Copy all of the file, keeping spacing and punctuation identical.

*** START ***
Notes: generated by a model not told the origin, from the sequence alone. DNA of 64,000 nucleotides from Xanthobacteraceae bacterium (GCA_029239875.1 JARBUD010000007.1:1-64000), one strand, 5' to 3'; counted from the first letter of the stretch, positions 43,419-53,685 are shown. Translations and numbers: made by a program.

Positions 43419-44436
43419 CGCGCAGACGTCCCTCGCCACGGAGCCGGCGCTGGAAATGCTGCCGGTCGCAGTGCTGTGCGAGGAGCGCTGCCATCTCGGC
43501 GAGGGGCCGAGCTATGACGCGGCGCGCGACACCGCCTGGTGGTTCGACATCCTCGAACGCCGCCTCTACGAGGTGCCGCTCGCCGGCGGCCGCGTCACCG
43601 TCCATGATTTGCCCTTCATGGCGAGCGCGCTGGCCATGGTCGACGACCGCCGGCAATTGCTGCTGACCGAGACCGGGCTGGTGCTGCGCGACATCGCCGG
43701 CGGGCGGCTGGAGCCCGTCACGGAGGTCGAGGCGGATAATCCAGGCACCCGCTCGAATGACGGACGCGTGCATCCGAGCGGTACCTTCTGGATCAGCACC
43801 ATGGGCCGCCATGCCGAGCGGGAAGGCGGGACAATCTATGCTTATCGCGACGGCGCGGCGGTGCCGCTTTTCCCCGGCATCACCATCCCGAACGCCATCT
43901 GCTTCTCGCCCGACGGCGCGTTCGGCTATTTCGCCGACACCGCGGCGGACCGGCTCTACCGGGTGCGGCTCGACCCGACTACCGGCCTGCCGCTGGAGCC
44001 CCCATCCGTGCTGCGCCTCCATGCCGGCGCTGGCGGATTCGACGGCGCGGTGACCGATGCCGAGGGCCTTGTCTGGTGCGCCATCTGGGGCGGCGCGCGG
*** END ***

Notes: generated by a model not told the origin, from the sequence alone. DNA of 64,000 nucleotides from Xanthobacteraceae bacterium (GCA_029239875.1 JARBUD010000007.1:1-64000), one strand, 5' to 3'; counted from the first letter of the stretch, positions 43,419-53,685 are shown. Translations and numbers: made by a program.

Positions 43419-44436
43419 CGCGCAGACGTCCCTCGCCACGGAGCCGGCGCTGGAAATGCTGCCGGTCGCAGTGCTGTGCGAGGAGCGCTGCCATCTCGGC
43501 GAGGGGCCGAGCTATGACGCGGCGCGCGACACCGCCTGGTGGTTCGACATCCTCGAACGCCGCCTCTACGAGGTGCCGCTCGCCGGCGGCCGCGTCACCG
43601 TCCATGATTTGCCCTTCATGGCGAGCGCGCTGGCCATGGTCGACGACCGCCGGCAATTGCTGCTGACCGAGACCGGGCTGGTGCTGCGCGACATCGCCGG
43701 CGGGCGGCTGGAGCCCGTCACGGAGGTCGAGGCGGATAATCCAGGCACCCGCTCGAATGACGGACGCGTGCATCCGAGCGGTACCTTCTGGATCAGCACC
43801 ATGGGCCGCCATGCCGAGCGGGAAGGCGGGACAATCTATGCTTATCGCGACGGCGCGGCGGTGCCGCTTTTCCCCGGCATCACCATCCCGAACGCCATCT
43901 GCTTCTCGCCCGACGGCGCGTTCGGCTATTTCGCCGACACCGCGGCGGACCGGCTCTACCGGGTGCGGCTCGACCCGACTACCGGCCTGCCGCTGGAGCC
44001 CCCATCCGTGCTGCGCCTCCATGCCGGCGCTGGCGGATTCGACGGCGCGGTGACCGATGCCGAGGGCCTTGTCTGGTGCGCCATCTGGGGCGGCGCGCGG